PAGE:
This gross ignorance and negligence has resulted in the spill over of the deadly conflict into another neighbouring province of Enga- this time in Porgera, a volatile township which hosts the country's most significant revenue earner, the world-class Porgera Gold Mine. One may wonder why and how the ripples of a 5-year old deadly tribal fight, which has claimed more than 70 human lives in Hela Province, is now being felt in Enga Province. Well, these prime factors come into play: distance, tribal affiliation, mineral resource, money and strategic location. Firstly, let us look at the distance. From Porgera (in Enga), it takes only about two (2) days or less than 48 hours by walking to reach Pujaro, Ekanda & Paijaka villages in Hela while it takes about a week to walk from Porgera to Wabag. The distance between Tari & Porgera is very close, despite the two towns are not connected by a road.
Secondly, tribal affiliation through ongoing intermarriages and wave of migration pulled by the gold mine. Tribally, about 75% of Hela people living in Porgera are mainly from Tagali LLG in Hela province. They are there in search of better opportunities. Most have half family members or relatives living there in Porgera as a result of intermarriages dating back during the ancient days, even before the arrival of whitemen and commercialisation of the Porgera gold mine, while some have recently migrated to Porgera in search of better lifestyle during the mining operations. So both warring factions in Tagali LLG have their relatives and tribesmen living in Porgera in Enga.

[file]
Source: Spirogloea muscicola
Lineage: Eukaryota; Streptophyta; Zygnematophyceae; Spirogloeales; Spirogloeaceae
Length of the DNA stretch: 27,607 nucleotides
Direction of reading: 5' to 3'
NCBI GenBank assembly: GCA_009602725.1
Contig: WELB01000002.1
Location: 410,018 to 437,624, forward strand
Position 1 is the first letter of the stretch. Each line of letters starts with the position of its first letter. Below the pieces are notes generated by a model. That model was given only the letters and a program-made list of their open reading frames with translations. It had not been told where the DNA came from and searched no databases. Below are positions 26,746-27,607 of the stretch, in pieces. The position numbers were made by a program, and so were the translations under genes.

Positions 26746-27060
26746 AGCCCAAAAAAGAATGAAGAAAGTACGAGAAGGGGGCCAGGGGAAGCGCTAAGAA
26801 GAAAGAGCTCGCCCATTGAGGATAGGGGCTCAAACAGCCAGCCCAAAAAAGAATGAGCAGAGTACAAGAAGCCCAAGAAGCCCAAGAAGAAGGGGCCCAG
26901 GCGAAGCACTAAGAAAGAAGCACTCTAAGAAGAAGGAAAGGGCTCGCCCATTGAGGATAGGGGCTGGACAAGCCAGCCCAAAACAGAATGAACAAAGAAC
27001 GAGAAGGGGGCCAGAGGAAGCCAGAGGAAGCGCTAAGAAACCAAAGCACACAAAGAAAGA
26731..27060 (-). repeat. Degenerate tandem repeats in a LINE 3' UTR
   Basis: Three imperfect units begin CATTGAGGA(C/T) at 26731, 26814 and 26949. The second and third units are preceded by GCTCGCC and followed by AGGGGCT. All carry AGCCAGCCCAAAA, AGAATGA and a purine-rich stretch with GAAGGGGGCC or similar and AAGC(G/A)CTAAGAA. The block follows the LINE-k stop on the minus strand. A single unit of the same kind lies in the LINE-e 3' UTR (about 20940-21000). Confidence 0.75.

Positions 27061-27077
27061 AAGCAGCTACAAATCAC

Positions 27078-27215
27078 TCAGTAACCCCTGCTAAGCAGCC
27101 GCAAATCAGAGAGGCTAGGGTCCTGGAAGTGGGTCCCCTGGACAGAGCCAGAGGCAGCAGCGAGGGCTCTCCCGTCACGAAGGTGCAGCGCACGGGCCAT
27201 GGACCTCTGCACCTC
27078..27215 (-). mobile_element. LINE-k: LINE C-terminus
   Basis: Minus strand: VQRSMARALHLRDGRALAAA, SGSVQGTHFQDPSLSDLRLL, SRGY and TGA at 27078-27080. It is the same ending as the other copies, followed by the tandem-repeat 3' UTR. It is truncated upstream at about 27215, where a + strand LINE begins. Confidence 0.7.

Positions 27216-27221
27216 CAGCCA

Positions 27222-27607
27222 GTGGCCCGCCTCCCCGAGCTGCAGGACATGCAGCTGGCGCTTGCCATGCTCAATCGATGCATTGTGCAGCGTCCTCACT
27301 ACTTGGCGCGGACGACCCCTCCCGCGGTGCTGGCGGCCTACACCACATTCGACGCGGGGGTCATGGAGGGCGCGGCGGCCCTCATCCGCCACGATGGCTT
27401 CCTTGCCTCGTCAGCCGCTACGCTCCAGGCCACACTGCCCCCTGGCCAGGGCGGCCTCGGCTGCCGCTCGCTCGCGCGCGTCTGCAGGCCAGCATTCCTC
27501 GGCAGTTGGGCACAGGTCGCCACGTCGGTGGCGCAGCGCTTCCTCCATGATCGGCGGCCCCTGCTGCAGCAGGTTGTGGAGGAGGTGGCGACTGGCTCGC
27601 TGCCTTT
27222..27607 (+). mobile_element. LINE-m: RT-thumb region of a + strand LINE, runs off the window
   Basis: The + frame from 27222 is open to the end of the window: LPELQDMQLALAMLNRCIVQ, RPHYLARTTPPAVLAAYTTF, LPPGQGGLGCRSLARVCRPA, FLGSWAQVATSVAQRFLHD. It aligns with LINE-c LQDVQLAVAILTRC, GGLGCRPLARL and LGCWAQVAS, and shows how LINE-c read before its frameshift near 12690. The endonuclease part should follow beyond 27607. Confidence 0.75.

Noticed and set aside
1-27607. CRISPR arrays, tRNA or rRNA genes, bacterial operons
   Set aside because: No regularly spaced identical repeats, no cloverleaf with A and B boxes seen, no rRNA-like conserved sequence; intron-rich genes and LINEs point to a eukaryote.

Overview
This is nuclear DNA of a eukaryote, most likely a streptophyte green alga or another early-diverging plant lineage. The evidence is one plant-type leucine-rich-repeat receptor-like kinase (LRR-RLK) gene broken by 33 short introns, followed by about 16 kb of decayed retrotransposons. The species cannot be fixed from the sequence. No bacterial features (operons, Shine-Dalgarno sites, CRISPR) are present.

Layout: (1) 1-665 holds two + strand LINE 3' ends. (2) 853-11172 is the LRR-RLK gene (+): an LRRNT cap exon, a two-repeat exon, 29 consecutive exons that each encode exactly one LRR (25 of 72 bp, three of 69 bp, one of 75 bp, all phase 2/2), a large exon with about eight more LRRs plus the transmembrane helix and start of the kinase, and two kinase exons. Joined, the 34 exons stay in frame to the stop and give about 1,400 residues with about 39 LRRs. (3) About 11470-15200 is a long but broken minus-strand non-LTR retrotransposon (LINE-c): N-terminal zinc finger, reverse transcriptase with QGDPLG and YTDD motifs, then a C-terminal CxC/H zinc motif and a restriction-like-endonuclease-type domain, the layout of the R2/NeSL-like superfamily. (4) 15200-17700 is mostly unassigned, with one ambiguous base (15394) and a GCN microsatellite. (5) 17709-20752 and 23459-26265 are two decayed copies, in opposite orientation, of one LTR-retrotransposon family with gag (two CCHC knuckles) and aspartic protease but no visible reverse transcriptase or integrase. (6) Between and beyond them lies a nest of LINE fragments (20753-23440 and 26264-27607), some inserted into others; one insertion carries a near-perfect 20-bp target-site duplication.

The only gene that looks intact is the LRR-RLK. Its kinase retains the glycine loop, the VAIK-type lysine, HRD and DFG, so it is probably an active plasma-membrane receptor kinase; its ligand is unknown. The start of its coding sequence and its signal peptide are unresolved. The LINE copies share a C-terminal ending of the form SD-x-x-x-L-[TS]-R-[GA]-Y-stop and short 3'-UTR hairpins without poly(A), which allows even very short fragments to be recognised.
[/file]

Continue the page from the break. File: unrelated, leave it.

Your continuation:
Also, a good number of refugees from Tagali LLG have recently fled the troubled zone and are now taking refuge in Porgera through their tribal family ties there. The principal motive behind every tribal fight is to kill an enemy, to kill men. So when Pujaro, Ekanda and Paijaka areas in Tari are literally deserted with no men living there, what is the point in staging a guerilla style warfare there. The tribal warlords are now following the human trails, they are smelling the fresh bloods, and eventually entering Porgera where there are subjects to be slaughtered as sacrificial lambs.
Thirdly, Porgera is strategically situated for either of the warring factions to secure it as a strategic 'silk route'. Securing the perimeters of Porgera means securing the most valuable asset: road and transport network that can be utilised to transport alluvial gold out of Mt Kare to lucrative markets in Wabag, Mt Hagen and Port Moresby. The financial returns of the alluvial gold is then used to purchase high powered firearms, ammunitions and other logistics to finance the tribal war. The alluvial gold money is also used to compensate the lives lost during the tribal fights.
Lastly, controlling Porgera means you control the silk route and mineral resources from Mt Kare while you generate income (money) to sustain yourself as 'hero' and most respected warlord. In order to continue the psychological warfare of instilling fear and infusing divide and rule amongst the Huli diaspora in Porgera, control the silk route, capitalise on the illicit mineral resources extracted from Mt Kare, and smuggle illegal weapons into Hela, establishing a base in Porgera is the strategy both warring factions are now racing for.